BAMAKO (Reuters) – Mali’s President Ibrahim Boubacar Keita has approved a new government, the third since he took power less than two years ago, ahead of fresh peace talks with separatists in the troubled north of the vast West African nation.
Mali is still recovering from a period of heavy turbulence following an incursion by Al-Qaeda-linked extremists in 2012 into the desert north. The incursion prompted a French military intervention in the following year.
Despite Keita’s pledges to create a strong, united Mali, extremist militants continue to carry out sporadic attacks in the north – a region also claimed by mostly armed Tuareg separatist groups.
In his decree, issued late on Saturday, Keita appointed Tieman Hubert Coulibaly, who served in Keita’s first government, as defence minister. It also named Mamadou Igor Diarra as economy and finance minister.
There was no change at the key foreign affairs and mines ministries.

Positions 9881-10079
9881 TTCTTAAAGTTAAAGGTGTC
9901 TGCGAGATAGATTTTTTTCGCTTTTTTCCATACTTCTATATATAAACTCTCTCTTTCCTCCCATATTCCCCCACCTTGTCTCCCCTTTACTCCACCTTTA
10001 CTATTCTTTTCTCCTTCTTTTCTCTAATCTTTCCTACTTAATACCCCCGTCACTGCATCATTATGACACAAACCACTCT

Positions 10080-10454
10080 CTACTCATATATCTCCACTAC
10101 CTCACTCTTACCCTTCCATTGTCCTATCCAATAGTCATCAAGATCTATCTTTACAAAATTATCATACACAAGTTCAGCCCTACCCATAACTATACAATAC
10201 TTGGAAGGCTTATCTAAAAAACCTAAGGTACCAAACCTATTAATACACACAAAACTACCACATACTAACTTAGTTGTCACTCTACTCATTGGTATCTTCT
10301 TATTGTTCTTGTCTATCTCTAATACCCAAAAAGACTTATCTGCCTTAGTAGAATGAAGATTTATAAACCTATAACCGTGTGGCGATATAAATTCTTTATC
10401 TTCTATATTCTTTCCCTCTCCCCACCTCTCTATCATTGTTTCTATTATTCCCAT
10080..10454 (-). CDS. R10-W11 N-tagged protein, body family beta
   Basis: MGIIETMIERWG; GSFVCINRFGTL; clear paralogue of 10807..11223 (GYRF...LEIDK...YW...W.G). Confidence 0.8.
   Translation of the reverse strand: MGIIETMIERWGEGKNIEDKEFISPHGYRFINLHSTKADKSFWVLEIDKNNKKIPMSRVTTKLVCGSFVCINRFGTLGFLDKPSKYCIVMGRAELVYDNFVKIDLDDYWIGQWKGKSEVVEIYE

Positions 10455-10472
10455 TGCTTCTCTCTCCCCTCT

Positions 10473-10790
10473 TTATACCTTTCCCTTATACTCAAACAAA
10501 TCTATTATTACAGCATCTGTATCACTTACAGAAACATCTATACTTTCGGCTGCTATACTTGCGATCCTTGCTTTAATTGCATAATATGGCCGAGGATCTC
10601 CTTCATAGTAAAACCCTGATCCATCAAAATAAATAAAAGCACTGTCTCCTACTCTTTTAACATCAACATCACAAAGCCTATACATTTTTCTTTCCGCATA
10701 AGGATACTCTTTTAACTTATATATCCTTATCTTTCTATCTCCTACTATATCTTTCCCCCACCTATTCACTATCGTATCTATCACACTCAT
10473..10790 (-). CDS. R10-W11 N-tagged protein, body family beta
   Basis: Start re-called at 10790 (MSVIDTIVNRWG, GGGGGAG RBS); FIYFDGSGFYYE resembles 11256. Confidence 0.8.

The decree comes after Keita last Thursday named Modiba Keita, who is not a relation of the president, as Mali’s new prime minister.
Last year, Modiba Keita headed the government delegation in negotiations with the northern separatists. His main challenge now will be the launch of fresh peace talks with the separatists set for later this month in Algiers.
The troubled northern region, named Azawad by the native Tuaregs, has risen up four times against the central Bamako government in the last five decades, seeking independence or a form of self-rule.
The new government list includes a second Tuareg member, Mohamed Ag Erlaf, as environment minister.